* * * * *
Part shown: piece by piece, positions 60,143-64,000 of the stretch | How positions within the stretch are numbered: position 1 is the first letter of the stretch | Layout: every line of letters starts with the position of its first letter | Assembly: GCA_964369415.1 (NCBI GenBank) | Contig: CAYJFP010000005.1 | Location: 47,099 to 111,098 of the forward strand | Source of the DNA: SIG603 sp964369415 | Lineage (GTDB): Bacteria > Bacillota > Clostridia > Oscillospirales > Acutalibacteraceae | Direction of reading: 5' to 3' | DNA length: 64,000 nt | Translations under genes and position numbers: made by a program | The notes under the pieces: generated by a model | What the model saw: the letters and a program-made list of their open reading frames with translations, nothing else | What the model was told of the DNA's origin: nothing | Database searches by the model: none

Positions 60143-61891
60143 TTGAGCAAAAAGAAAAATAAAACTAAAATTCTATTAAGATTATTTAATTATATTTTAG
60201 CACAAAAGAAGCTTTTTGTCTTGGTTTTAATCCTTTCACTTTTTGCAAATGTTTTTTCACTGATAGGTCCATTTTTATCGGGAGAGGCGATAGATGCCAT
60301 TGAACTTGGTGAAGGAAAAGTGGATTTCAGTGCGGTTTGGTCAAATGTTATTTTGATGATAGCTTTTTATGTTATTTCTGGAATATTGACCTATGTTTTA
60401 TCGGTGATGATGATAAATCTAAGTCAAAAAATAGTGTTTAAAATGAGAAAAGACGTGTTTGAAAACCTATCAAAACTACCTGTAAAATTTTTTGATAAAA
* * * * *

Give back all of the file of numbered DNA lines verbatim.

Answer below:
Part shown: piece by piece, positions 60,143-64,000 of the stretch | How positions within the stretch are numbered: position 1 is the first letter of the stretch | Layout: every line of letters starts with the position of its first letter | Assembly: GCA_964369415.1 (NCBI GenBank) | Contig: CAYJFP010000005.1 | Location: 47,099 to 111,098 of the forward strand | Source of the DNA: SIG603 sp964369415 | Lineage (GTDB): Bacteria > Bacillota > Clostridia > Oscillospirales > Acutalibacteraceae | Direction of reading: 5' to 3' | DNA length: 64,000 nt | Translations under genes and position numbers: made by a program | The notes under the pieces: generated by a model | What the model saw: the letters and a program-made list of their open reading frames with translations, nothing else | What the model was told of the DNA's origin: nothing | Database searches by the model: none

Positions 60143-61891
60143 TTGAGCAAAAAGAAAAATAAAACTAAAATTCTATTAAGATTATTTAATTATATTTTAG
60201 CACAAAAGAAGCTTTTTGTCTTGGTTTTAATCCTTTCACTTTTTGCAAATGTTTTTTCACTGATAGGTCCATTTTTATCGGGAGAGGCGATAGATGCCAT
60301 TGAACTTGGTGAAGGAAAAGTGGATTTCAGTGCGGTTTGGTCAAATGTTATTTTGATGATAGCTTTTTATGTTATTTCTGGAATATTGACCTATGTTTTA
60401 TCGGTGATGATGATAAATCTAAGTCAAAAAATAGTGTTTAAAATGAGAAAAGACGTGTTTGAAAACCTATCAAAACTACCTGTAAAATTTTTTGATAAAA